As I was just getting the urge to start writing more about machine learning and theory of computation, I had this nagging thought:

Is there a useful compendium of advice for deaf students that discusses how to navigate through their undergraduate, and potentially graduate, experiences?

Here’s why I’m curious. I read advice aimed at computer science Ph.D. students all the time. One only has to browse websites of computer science professors and Ph.D. students who have blogs to find short advice articles such as how to manage your advisor. Also, guidance obviously isn’t limited to blogs. Computer science professors Michael Ernst (Washington) and Tao Xie (Illinois) have compiled quite a bunch of writings by themselves or others that may be of interest to computer science Ph.D. students.

So is there something similar for deaf students? By that, I’m referring mostly to American college and graduate students. Wouldn’t that be a great resource for younger students, so that they might read and understand how older students have survived (or failed) the journey?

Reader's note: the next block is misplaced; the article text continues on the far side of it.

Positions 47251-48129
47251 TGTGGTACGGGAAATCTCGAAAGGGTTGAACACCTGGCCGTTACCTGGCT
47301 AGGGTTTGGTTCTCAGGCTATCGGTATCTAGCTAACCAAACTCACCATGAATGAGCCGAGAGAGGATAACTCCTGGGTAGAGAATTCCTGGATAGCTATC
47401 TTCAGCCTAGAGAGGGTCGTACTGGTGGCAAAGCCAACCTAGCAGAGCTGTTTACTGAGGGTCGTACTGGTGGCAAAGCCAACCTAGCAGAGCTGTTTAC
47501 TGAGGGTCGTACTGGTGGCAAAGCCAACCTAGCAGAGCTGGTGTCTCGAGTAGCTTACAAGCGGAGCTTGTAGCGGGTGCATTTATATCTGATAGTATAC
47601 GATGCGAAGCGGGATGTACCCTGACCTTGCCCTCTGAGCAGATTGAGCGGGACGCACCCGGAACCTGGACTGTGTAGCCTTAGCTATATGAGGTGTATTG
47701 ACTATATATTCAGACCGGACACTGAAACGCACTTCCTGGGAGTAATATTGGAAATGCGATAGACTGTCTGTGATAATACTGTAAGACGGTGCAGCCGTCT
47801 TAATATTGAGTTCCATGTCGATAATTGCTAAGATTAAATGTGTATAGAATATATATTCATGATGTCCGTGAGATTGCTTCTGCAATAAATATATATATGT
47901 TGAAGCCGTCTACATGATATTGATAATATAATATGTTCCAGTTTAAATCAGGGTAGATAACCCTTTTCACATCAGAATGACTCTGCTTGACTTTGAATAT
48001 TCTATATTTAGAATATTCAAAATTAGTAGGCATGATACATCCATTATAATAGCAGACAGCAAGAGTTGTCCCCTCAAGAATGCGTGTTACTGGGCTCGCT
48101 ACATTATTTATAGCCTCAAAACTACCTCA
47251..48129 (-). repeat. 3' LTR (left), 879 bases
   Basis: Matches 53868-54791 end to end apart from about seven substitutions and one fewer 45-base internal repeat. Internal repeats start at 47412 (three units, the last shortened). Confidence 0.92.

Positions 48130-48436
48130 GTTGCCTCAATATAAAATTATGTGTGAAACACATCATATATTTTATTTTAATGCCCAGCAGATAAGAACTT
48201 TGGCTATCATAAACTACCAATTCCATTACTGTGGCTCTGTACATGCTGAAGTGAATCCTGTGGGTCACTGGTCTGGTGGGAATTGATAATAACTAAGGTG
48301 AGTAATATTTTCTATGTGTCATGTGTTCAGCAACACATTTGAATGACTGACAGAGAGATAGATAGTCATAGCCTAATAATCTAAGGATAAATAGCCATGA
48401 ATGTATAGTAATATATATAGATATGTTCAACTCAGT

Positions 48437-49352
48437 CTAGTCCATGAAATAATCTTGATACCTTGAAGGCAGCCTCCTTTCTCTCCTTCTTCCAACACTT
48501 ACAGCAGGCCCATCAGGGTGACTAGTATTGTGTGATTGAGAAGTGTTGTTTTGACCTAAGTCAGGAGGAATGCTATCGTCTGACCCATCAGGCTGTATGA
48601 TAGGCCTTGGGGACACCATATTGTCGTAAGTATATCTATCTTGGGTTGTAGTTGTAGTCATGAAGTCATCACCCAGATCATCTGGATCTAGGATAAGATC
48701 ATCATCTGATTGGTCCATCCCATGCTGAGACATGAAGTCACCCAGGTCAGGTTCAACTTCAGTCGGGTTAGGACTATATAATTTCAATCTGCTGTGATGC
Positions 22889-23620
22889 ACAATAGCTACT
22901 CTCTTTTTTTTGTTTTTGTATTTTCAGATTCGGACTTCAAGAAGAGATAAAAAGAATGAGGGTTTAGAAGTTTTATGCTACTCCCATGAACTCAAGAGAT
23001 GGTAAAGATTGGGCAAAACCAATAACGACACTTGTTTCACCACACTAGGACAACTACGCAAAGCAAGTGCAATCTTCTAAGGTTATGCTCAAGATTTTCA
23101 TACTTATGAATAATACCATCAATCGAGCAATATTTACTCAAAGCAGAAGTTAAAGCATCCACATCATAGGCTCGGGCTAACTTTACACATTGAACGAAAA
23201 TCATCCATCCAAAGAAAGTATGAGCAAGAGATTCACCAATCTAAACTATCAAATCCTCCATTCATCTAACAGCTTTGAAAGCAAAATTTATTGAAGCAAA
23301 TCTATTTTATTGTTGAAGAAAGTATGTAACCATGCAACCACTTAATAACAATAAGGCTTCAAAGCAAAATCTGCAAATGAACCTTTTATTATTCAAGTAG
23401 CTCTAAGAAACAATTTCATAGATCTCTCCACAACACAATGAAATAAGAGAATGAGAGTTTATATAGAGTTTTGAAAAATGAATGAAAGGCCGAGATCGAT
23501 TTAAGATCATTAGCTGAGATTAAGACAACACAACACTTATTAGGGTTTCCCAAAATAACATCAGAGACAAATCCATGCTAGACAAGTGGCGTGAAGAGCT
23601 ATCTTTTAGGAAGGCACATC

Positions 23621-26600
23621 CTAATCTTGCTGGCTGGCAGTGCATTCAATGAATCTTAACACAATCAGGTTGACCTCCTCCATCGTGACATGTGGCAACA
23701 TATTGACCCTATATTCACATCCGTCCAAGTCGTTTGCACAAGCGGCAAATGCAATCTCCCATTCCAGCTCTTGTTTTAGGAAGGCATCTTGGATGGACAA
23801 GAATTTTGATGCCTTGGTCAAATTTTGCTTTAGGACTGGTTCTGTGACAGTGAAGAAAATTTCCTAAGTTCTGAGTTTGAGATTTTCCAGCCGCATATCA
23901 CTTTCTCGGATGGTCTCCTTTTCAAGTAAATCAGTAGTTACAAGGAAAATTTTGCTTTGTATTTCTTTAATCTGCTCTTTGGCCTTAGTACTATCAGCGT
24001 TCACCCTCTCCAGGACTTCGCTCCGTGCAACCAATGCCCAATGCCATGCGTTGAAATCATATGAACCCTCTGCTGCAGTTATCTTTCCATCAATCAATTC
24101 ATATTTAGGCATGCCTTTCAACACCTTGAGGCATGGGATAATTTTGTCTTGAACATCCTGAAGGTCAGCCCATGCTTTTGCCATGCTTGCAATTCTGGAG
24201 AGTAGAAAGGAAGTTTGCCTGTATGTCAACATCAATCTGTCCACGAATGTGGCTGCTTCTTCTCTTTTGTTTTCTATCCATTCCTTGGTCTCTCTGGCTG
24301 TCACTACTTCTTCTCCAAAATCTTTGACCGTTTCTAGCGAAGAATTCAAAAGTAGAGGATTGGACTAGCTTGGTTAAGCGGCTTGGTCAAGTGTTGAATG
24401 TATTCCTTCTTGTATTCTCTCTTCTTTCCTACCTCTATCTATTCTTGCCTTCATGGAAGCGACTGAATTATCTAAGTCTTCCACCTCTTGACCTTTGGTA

Unfortunately, I don’t think there’s much advice out there, but there’s a chance I’m wrong. One of the problems when trying to search this is that if you type in “Advice for Deaf Students” in a search engine, most of the pages that show up are actually aimed at teachers, and provide tips and suggestions for working with and accommodating such students.

Keep in mind that I’m trying to look for sources similar to the ones that Professor Ernst or Professor Xie have on their homepages. Short essays by the random deaf person here and there are fine, but has anyone actually done a search for this and compiled a list together? If not, then I would be interested in starting one. I know I can’t do it all myself, since I start too many projects each year that I fail to finish, and general-purpose advice should rarely be written by just one person. It would be interesting to see if this idea could become a reality.